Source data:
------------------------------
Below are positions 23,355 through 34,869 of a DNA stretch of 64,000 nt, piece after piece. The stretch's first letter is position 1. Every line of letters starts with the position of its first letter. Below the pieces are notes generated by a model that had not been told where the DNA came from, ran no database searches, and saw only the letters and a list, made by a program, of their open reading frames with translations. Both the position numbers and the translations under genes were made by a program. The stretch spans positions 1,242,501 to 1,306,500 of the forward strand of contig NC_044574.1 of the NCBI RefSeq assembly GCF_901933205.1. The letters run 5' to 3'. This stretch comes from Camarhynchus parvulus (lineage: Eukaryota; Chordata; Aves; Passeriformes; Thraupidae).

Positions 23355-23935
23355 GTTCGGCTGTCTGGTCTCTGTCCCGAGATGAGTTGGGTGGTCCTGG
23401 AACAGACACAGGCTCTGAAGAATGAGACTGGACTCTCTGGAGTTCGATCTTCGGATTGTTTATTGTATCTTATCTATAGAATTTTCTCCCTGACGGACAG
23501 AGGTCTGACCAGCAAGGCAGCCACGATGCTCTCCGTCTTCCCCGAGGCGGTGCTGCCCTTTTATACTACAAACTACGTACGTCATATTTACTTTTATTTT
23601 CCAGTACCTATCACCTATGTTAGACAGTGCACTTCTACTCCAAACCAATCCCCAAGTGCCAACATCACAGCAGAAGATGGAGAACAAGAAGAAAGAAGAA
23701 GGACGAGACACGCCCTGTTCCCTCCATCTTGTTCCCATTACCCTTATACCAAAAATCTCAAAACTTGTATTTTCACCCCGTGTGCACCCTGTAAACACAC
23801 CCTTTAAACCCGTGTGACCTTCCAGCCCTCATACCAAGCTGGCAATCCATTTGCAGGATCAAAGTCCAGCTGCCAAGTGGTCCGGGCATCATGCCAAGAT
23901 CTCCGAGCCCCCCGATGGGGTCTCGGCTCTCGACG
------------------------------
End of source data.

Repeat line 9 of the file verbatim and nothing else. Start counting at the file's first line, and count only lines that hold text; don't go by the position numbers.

23901 CTCCGAGCCCCCCGATGGGGTCTCGGCTCTCGACG